As bizarre as that may sound to some non-Christian conservative right-wingers, one thing is for sure: according to Simpson, one can now add divinity as a legitimate argument for the decriminalization of marijuana. The masterful blending of church and state, Texas style.

Amen, anyone?

And while the initial justifications are far more accepted and utilized in the fight for marijuana decriminalization, it is likely “pot” pundits will accept any reason they can if it means it will help the cause. Bill 2165 made it out of the House Criminal Jurisprudence Committee by a 5-2 vote but met its end in the House Calendars Committee: a graveyard for bills that lawmakers do not wish to tackle publicly. It’s a failsafe area used by the government to avoid “hot topic” issues deemed not ready for public debate.   Buried alongside 2165 was HB 507 (Sponsor: El Paso Democrat Joe Moody), which would have made possession of less than 1 once of cannabis a civil offense.

Regardless of the outcome of both pieces of legislation, the fact that two Texas bills harvested support to decriminalize marijuana suggests that lawmakers will have to debate this issue in the near future.

What are your thoughts on the legalization of marijuana in Texas?

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Laredo Animal Protective Society: Keeping Positive despite Daily Struggles

LAPS 3Despite the “dog days” of summer heat, the Laredo Animal Protective Society (LAPS) pressed forward with the “Pooches on the Patio” pet adoption drive. The event was held at the parking lot of the Border Foundry Restaurant and Bar located at 7718 McPherson Road. Initially, LAPS arrived to the location with over 30 dogs, ranging from little puppies to the more seasoned of canines, looking for a “forever home.”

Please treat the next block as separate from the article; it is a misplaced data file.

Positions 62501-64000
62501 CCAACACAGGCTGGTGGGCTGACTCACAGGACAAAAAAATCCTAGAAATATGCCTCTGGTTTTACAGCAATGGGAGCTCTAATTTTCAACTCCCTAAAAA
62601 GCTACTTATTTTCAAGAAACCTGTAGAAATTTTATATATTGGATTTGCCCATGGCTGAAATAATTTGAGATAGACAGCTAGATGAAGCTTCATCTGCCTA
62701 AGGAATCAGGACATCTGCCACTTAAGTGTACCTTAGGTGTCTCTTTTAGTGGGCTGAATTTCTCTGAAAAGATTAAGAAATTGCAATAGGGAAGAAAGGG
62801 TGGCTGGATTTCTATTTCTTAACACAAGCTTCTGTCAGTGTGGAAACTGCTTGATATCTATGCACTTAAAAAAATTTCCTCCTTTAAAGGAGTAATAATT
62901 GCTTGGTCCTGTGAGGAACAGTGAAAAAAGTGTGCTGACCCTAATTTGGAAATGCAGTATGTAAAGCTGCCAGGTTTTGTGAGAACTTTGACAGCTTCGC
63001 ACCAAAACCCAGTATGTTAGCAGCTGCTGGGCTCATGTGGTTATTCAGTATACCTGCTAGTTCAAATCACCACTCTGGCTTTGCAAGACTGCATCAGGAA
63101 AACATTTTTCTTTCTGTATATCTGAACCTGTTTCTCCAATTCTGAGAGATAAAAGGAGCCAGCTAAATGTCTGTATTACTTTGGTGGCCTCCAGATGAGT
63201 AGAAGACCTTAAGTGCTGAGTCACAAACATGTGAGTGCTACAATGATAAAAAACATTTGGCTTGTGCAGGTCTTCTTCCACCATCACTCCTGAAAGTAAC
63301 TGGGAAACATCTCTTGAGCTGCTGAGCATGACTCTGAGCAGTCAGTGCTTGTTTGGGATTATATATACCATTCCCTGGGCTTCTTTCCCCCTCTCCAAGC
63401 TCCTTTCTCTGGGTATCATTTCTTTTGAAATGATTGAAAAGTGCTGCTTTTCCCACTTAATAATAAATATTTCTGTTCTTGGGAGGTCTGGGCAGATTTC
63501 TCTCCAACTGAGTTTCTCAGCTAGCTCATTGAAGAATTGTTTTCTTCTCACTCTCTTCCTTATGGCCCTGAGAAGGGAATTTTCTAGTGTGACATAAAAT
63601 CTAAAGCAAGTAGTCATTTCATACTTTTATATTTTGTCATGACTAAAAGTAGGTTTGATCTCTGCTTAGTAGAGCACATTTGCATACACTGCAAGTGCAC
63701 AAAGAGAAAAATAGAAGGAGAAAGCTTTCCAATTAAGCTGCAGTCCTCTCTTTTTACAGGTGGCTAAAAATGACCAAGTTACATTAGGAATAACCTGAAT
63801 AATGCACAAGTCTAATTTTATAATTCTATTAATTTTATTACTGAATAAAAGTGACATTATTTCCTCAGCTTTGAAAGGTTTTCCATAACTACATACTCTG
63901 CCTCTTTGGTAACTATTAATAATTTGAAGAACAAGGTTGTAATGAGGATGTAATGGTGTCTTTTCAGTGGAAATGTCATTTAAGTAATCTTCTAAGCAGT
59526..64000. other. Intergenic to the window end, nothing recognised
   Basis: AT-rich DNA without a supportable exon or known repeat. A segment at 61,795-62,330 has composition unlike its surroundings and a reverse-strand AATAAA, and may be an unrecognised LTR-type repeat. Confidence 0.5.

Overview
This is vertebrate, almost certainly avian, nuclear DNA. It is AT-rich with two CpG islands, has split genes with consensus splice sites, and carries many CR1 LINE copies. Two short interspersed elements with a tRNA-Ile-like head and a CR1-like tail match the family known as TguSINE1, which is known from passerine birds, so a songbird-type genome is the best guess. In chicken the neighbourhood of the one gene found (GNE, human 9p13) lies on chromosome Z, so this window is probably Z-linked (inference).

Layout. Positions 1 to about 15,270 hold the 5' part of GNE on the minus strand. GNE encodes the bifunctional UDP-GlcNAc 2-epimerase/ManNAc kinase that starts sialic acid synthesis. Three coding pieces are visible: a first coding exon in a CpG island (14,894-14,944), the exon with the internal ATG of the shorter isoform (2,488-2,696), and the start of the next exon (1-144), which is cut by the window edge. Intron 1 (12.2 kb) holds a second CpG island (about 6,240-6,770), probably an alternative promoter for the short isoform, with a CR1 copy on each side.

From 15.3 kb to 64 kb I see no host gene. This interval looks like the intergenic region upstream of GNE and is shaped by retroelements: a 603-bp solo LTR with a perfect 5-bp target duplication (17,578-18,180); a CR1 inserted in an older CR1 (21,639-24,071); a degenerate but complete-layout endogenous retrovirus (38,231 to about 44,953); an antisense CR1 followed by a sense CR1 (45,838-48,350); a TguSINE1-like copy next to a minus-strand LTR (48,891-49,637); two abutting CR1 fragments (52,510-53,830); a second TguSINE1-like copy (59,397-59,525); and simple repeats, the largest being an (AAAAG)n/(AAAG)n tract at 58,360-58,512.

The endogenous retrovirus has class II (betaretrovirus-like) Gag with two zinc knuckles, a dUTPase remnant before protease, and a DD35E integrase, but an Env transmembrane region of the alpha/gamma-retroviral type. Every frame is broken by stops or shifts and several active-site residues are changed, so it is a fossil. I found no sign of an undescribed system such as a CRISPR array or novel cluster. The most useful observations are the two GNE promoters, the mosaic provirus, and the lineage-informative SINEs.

Unfortunately, the doggie mobile unit used to transport the pooches had technical difficulties; the generator that powers the air conditioning unit used to keep the dogs cool would not ignite. This led to most of the dogs being returned to the shelter prematurely and only seven bow-wows were left at the site.

As Laredo’s only “no-kill” shelter, LAPS continuously puts on adoption drives in an effort to keep their ever-growing animal population in check. Being a “no-kill” establishment does have its challenges as no matter how noble a cause, everything still depends on money to survive.

LAPS 1Prior to 2012, the non-profit did not have to worry much about finances as the City of Laredo would cover the monthly expenses, at a cost: many dogs and cats were euthanized on a monthly basis. Ultimately, disagreements between city leaders and shelter management led to a divorce. Since the split, LAPS has marched on leaving the euthanizing behind and focusing on finding families for all of the shelter residents.

Monica Mondragon is the newest Executive Director of the shelter; she is a few days shy of her third month at the helm of the day-to-day operations. Mondragon was not part of LAPS in 2012, but appreciates that the shelter is a “no kill” foundation.   Mondragon added that she was “very fortunate to have come in at the right time” as she could not have been involved with LAPS knowing that “some of [the animals] were going to be put down just to make space.”